Ultimately, Michael’s vow of loyalty in “Freedom” — “I won’t let you down/So please don’t give me up/‘Cause I would really, really love to stick around” — wasn’t fully reciprocated by the American public or his record label, with whom he famously tried to break ties. The dispute put Michael’s career in a legal purgatory that led to several years of only sporadic musical output, including the AIDS awareness compilation Red Hot + Dance. One of the songs he contributed to the project, “Do You Really Want to Know” is a deceptively buoyant pop-house anthem about safe sex that boasts more of Michael’s wooly wordplay: “If you knew every woman and I knew every man, we never would have made it past holding hands,” he sings, before later reversing “man” and “woman.”
Sivan, who’s 26, has said he couldn’t relate to Michael growing up, and the unapologetic, joyous portraits of queer desire that he and Lil Nas X convey in their music feel far removed from the scarce, thinly veiled songs about the gay experience that existed around the time they were born. Michael’s long-awaited third album, 1996’s Older — the release of which coincided with my own sexual awakening at the height of the AIDS epidemic — reinforced the myopic vision of gay life as one of danger, sadness, and misery that my generation was taught in school and by the media. Michael’s lover, a Brazilian fashion designer named Anselmo Feleppa, had succumbed to the disease in 1993, and the singer’s grief seeps into nearly every grim note of dirges like “Jesus to a Child” and “You Have Been Loved,” which contrasts Anselmo’s mother’s loss with Michael’s own mortality: “Well, I’ve no daughters, I’ve no sons/Guess I’m the only one living in my life.”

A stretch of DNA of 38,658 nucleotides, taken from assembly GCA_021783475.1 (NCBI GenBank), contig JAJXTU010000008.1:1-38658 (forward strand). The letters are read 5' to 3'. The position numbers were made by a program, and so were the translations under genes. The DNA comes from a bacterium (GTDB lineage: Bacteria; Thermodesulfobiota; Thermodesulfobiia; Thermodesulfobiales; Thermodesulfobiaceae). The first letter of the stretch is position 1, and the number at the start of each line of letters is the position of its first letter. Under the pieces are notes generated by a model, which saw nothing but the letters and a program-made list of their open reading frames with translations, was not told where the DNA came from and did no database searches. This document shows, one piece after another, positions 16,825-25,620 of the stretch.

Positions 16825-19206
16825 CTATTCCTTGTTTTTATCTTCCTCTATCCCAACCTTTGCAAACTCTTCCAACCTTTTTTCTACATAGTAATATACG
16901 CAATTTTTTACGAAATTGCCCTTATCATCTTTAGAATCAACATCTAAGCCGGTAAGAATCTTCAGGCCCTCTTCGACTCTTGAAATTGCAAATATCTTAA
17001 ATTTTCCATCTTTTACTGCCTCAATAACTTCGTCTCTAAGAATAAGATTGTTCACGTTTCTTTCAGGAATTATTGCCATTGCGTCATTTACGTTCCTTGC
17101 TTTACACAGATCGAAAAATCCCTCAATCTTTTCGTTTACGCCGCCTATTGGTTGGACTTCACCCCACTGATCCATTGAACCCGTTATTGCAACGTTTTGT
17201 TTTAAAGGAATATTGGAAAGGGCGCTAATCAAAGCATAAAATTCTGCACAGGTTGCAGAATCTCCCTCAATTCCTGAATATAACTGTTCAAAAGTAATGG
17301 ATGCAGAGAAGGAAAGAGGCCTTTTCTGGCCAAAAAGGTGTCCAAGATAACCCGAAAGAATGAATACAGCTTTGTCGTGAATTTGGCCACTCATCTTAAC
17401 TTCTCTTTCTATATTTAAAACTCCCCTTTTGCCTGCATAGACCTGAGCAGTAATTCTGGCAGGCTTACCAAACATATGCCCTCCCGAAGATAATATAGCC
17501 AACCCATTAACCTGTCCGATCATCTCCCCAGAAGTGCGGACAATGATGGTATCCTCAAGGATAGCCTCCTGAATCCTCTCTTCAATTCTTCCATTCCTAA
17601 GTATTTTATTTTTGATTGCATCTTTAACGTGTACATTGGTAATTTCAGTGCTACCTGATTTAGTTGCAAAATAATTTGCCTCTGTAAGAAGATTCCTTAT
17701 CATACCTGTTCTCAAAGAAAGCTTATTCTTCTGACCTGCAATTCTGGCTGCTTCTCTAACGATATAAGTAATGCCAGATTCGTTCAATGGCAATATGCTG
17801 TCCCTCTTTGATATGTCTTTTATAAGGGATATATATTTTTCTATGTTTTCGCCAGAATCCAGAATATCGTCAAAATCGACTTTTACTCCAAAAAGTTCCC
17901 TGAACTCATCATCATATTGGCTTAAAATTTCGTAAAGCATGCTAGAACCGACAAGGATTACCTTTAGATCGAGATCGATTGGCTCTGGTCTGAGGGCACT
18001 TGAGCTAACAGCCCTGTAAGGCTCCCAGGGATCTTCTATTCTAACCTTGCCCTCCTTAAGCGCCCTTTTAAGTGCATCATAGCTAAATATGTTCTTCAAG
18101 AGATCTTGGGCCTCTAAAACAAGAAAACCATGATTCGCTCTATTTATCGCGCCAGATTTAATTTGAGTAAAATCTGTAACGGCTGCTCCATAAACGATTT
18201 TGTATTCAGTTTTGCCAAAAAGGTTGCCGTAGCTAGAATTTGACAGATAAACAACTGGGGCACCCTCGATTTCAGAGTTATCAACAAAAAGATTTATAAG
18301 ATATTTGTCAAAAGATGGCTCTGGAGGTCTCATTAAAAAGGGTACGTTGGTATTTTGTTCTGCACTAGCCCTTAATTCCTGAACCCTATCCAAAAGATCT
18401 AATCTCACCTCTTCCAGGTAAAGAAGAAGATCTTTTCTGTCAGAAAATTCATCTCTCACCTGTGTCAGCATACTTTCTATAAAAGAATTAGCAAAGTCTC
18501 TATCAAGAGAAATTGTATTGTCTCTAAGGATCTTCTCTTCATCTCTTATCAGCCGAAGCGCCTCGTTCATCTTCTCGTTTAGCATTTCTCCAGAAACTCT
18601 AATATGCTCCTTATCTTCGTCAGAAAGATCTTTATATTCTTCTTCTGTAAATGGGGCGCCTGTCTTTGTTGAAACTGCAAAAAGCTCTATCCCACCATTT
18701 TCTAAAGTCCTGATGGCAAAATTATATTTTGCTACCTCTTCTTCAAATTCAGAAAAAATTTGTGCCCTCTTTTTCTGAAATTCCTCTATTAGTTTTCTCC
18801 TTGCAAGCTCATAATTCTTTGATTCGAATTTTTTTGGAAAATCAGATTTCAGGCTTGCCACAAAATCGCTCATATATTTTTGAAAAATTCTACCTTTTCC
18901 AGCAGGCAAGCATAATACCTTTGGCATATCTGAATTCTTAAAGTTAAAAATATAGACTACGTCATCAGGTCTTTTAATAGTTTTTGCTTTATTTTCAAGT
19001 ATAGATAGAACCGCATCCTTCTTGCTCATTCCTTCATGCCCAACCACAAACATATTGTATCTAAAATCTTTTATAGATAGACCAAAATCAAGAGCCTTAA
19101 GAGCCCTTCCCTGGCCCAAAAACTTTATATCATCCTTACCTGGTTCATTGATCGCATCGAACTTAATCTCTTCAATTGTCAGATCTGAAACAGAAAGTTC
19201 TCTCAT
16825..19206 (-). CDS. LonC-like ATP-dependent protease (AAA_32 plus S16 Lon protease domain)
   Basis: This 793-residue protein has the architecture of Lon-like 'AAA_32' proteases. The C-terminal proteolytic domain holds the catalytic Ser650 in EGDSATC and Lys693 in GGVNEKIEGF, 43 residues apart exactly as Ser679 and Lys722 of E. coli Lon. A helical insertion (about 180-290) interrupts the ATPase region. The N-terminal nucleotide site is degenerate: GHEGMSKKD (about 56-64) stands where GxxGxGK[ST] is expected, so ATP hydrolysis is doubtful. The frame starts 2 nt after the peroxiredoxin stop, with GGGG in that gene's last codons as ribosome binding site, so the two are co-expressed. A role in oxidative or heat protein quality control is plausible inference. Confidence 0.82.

Many of the gay men who survived the plague have invariably suffered a form of PTSD, triggered by the nagging suspicion that they unjustly escaped death while their lovers and friends perished. Two highlights from Older, “Fastlove” and “Spinning the Wheel,” depict starkly different responses to that collective trauma. An ode to one-night stands nostalgically dressed up in the sultry disco stylings of a period when such behavior couldn’t yet kill you, the former song pushes back against the oppressiveness of heteronormativity — “My friends got their ladies, they all have babies/But I just wanna have some fun” — but ultimately exposes Michael’s pursuit of pleasure as an attempt to mask his pain: “In the absence of security, I made my way into the night/Stupid Cupid keeps on callin’ me, but I see nothin’ in his eyes.”